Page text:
Reparations provides redress to victims for crimes. Reparations can take many forms. According to Redress.org, the four main forms of reparations include restitution, compensation, rehabilitation, satisfaction and guarantees of non-repetition: “Restitution is designed to re-establish the situation which would have existed had the wrongful act not occurred. Compensation should be provided for any economically assessable damage which result from the act. Rehabilitation is to include medical, psychological, and other cares and services, as well as measures to restore dignity and reputation. Satisfaction and guarantees of non-repetition includes verification of facts and full public disclosure of the truth; a declaratory judgment” 
Reparations at is based on a victim’s understanding of justice. International Criminal Court functions not simply to punish perpetrators of violence, but, also to protect victims against injustice. It is important to note that:
“The court has the option of granting individual or collective reparation, concerning a whole group of victims or a community, or both. If the court decides to order collective reparation, it may order that reparation to be made through the Trust Fund for Victims and the reparation may then also be paid to an inter-governmental, international or national organization.” 
This focus on the needs of victims by the court has led to the establishment of the Trust Fund for Victims. The TFV was created as a result of Article 79. This increased push towards victim recognition could be said to be associated with the significant shift in the perception of legal reparations from pre-world war II to now. The first major request for reparations came as a result of war. Pre-World War I, reparations had a connotation of payment by national losers to winners of conflict (Buxbaum, 319). Post-World War II, there was an increased recognition of the importance of individuals and collectives as recipients of reparations.
While reparations as outlined in the ICC do not appear in US criminal law, there is a history of reparations in the United States. The most pertinent case is US reparations for Japanese American internment. However, the word “reparations” is not used outside of this historical context in the US criminal system. There is, nonetheless, an established system of restitution in place within the US criminal justice system as well as allowances for compensation and civil damages.
Restitution is provided by those convicted of a crime to their victims. Upon conviction, the court has the ability to order the defendant to give restitution to victims, if he/she has the ability to pay. According to the National Center for Victims of Crime website, “restitution can cover any out-of-pocket losses directly relating to the crime.” Compensation is state sponsored and given by the state. Eligibility must be shown in order for compensation to be granted. In the US, restitution allows victims financial redress without applying while compensation and civil damages requires action victim participation. While compensation is not court ordered, civil damages is court ordered as a result of victims winning a lawsuit against the perpetrator in civil court.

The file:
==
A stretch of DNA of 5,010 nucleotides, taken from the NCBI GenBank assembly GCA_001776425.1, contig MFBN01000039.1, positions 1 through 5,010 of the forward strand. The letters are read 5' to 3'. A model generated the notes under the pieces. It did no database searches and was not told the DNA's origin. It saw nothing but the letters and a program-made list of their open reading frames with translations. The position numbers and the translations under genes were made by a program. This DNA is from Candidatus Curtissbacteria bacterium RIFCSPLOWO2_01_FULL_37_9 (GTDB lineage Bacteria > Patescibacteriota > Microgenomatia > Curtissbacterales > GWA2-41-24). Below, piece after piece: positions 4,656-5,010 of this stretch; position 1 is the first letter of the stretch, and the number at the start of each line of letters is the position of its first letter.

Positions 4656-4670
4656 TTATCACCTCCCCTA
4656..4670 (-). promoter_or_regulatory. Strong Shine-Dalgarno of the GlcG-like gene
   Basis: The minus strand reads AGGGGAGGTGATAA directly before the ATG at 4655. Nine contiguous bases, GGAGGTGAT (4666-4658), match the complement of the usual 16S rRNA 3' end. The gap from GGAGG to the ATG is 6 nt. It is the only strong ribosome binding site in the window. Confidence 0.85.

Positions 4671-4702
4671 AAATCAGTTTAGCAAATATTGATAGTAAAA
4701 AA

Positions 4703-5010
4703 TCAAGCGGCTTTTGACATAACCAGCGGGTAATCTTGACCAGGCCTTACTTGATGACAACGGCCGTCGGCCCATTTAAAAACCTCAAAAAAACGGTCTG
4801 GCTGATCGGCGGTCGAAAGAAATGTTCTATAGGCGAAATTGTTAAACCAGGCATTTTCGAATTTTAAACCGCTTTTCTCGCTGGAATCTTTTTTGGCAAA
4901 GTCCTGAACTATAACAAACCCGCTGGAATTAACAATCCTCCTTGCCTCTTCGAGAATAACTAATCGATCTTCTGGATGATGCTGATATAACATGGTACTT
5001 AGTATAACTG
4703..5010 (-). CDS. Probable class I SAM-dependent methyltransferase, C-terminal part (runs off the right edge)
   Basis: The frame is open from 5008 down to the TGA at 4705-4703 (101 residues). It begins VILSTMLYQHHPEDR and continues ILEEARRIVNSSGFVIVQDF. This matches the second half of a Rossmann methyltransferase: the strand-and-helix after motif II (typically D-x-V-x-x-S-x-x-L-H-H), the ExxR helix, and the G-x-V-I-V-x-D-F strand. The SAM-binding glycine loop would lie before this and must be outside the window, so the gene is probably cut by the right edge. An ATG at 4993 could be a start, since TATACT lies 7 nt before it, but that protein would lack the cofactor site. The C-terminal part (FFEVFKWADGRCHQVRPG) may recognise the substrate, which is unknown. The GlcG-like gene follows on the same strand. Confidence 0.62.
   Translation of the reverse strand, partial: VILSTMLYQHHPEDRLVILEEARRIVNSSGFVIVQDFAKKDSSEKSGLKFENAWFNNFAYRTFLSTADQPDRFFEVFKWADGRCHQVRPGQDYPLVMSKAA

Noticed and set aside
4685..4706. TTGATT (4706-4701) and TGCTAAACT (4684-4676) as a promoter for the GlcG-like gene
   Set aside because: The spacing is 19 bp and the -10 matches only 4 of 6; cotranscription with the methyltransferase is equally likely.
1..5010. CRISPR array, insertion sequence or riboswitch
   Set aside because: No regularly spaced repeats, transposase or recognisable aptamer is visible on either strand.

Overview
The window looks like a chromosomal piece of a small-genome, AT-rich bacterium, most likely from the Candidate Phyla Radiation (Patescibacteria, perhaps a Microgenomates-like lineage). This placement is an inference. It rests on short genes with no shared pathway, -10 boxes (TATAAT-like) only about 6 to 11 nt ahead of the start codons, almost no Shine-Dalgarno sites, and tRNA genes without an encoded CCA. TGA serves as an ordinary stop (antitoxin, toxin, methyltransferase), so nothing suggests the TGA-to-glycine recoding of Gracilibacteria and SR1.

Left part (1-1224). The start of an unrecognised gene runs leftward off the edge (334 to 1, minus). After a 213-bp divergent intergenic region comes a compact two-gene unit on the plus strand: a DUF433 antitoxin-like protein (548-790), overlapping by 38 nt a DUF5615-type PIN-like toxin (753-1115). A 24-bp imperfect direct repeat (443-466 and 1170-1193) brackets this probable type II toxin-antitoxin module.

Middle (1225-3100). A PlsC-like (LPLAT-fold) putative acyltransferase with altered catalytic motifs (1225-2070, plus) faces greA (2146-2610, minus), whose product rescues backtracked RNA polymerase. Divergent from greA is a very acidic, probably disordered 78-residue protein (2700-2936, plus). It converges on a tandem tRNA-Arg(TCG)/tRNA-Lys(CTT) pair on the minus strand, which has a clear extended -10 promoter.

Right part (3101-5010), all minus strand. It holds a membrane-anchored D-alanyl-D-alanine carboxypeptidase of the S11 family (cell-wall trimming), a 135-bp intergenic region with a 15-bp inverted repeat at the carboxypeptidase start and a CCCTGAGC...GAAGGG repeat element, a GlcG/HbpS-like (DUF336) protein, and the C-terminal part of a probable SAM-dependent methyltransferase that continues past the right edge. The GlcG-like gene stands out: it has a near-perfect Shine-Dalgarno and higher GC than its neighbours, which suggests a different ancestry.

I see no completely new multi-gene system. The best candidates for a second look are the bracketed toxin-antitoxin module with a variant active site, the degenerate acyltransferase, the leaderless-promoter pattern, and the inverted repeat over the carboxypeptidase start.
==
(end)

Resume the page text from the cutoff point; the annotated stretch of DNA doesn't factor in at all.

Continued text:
The importance of reparations does not lie only in providing victims with opportunities to gain redress. The recognition of reparations as an integral aspect of justice demonstrates the importance and focus on victims in the criminal justice system, whether internationally or domestically. Reparations provides an impetus for restorative justice where the focus is not just punishing criminals, but also sincere attempts to bring back the victims to the status they had previously in some way.
Written by: Chinonye Alma Otuonye
Buxbaum, Richard (2005). A Legal History of International Reparations. Berkeley Journal of International Law, 23(2), 314-346.
Cullinan, Sarah (2001). Torture Survivors’ Perceptions of Reparation: Preliminary Survey. Retrieved from http://www.redress.org/downloads/publications/TSPR.pdf
Goodwin, Catherine M (1998). The Imposition of Restitution in Federal Criminal Cases. Federal Probation. Retrieved from http://www.ussc.gov/sites/default/files/pdf/training/online-learning-center/supporting-materials/Imposition-of-Restitution-in-Federal-Criminal-Cases.pdf
International Criminal Court Web Portal. 2003. Web. 29 October 2015. Retrieved from http://www.icc-cpi.int/EN_Menus/ICC/Disclaimer/Pages/terms%20of%20use.aspx
National Center for Victims of Crime (2004). Restitution. Retrieved from https://www.victimsofcrime.org/help-for-crime-victims/get-help-bulletins-for-crime-victims/restitution
UN General Assembly, Rome Statute of the International Criminal Court (last amended 2010), 17 July 1998, ISBN No. 92-9227-227-6, available at: http://www.refworld.org/docid/3ae6b3a84.html [accessed 27 October 2015]
 Cullinan, Sarah (2001). Torture Survivors’ Perceptions of Reparation: Preliminary Survey. Retrieved from http://www.redress.org/downloads/publications/TSPR.pdf
 International Criminal Court Web Portal. 2003. Web. 29 October 2015. Retrieved from http://www.icc-cpi.int/EN_Menus/ICC/Disclaimer/Pages/terms%20of%20use.aspx
 National Center for Victims of Crime (2004). Restitution. Retrieved from https://www.victimsofcrime.org/help-for-crime-victims/get-help-bulletins-for-crime-victims/restitution